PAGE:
Background: Suicidal behavior after traumatic brain injury (TBI) is an increasingly recognized phenomenon. Both TBI and suicide are major public health problems and leading causes of death. The interaction between both of them is complex, and understanding it requires a multifaceted approach. Epidemiologic studies have shown a markedly higher incidence of suicide in individuals with TBI as compared with the general population, but imprecise definitions of suicide and suicidality as well as sample characteristics caution conclusive interpretation. Risk factors for suicide after TBI include male gender, presence of substance abuse or psychiatric disorders, and the severity of the injury. Evaluation of a suicidal patient with previous TBI currently relies on careful clinical examination. Established assessment tools can be useful but have not all been validated in this population. Intervention strategies should stress a multidimensional approach incorporating neurologic, behavioral, psychologic, pharmacotherapeutic, and psychosocial factors. Objective: This article serves to review the currently available literature on suicidal behavioral after TBI. Methods: It uses a case to illustrate how one might conceptualize this complex problem. Conclusion: It is hoped that this review stimulates further research in an area where there are still large gaps in our knowledge of this very important problem.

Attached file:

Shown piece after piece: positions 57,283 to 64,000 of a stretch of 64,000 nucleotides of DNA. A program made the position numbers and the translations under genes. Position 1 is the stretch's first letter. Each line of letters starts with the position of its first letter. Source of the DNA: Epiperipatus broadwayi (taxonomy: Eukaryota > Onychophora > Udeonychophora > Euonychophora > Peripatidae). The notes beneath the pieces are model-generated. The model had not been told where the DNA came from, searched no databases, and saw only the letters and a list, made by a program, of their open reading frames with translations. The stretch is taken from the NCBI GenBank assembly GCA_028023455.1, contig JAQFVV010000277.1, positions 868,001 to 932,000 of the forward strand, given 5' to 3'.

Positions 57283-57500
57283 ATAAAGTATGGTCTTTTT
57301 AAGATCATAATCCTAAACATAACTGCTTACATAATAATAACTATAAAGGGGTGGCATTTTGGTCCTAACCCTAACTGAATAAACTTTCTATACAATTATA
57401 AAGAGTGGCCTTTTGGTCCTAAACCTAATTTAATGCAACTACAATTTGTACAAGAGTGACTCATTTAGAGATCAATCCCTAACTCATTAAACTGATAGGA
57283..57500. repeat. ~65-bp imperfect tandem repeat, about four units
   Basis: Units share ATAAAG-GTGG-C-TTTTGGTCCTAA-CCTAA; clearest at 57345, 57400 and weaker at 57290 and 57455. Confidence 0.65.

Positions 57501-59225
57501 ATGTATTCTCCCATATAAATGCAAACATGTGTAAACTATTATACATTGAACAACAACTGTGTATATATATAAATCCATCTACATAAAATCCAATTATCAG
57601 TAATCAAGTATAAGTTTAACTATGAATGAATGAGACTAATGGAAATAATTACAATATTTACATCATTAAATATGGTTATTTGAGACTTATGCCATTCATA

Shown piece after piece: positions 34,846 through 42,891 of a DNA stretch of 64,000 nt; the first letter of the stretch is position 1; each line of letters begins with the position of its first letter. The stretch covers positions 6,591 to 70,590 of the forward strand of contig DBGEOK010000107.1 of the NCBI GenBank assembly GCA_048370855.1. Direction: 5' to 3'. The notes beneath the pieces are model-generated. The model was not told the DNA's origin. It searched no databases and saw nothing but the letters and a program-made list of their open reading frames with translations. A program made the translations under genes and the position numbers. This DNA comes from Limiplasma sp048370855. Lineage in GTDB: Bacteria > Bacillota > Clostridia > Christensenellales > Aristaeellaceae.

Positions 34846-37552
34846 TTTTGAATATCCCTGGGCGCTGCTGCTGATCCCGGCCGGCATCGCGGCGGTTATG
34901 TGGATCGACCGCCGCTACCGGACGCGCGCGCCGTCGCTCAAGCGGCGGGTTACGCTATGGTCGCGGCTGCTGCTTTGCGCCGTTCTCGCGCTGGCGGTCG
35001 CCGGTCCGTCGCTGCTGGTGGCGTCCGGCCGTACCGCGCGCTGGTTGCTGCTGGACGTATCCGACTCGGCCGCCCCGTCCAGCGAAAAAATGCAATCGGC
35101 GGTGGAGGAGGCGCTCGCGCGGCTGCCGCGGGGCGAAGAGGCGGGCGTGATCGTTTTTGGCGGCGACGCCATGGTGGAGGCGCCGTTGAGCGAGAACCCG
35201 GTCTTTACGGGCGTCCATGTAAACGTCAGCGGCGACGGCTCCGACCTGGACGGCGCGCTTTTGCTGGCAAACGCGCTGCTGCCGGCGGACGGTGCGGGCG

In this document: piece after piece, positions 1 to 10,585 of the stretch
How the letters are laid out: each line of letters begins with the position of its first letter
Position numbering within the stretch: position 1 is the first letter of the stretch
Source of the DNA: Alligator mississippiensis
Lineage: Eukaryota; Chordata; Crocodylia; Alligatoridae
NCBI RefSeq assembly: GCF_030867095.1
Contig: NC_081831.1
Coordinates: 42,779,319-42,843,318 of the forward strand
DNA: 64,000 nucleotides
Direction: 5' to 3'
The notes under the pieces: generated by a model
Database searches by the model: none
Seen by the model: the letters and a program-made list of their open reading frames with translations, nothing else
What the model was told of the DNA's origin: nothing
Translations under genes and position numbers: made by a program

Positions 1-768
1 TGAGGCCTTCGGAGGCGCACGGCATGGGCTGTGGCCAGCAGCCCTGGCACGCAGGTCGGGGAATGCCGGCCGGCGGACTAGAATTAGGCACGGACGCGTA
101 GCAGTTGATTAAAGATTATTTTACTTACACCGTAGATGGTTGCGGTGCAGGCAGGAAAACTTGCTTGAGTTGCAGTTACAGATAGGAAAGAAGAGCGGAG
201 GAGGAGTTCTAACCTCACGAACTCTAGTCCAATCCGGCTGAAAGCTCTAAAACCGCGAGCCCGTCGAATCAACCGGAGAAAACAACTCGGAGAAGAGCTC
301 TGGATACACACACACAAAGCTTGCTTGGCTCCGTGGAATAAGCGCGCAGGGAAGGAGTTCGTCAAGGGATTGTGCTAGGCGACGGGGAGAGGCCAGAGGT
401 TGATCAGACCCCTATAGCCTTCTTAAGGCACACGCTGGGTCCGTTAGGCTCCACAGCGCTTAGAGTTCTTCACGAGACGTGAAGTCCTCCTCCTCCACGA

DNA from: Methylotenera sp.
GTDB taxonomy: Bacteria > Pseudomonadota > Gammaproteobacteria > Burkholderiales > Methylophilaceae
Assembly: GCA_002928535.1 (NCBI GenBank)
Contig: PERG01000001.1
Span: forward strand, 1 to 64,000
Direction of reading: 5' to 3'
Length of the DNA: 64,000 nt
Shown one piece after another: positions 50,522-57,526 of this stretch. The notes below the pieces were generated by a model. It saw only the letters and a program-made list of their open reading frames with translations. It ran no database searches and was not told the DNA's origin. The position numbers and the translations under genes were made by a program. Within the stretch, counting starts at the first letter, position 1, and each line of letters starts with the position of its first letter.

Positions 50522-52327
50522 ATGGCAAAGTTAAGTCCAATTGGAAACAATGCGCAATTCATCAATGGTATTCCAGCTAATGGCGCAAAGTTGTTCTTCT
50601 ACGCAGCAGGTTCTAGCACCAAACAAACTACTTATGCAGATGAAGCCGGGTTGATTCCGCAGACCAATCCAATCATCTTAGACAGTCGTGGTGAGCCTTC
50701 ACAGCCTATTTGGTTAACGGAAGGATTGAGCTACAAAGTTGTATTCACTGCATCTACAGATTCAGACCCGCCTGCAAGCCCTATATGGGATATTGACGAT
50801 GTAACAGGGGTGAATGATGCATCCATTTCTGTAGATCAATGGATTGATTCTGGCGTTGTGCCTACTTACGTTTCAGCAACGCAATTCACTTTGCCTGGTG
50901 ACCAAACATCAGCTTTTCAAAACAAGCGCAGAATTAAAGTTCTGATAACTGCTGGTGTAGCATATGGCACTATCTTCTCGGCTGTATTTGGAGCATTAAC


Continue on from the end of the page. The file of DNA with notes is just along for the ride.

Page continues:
ASJC Scopus subject areas
- Arts and Humanities (miscellaneous)
- Applied Psychology
- Psychiatry and Mental health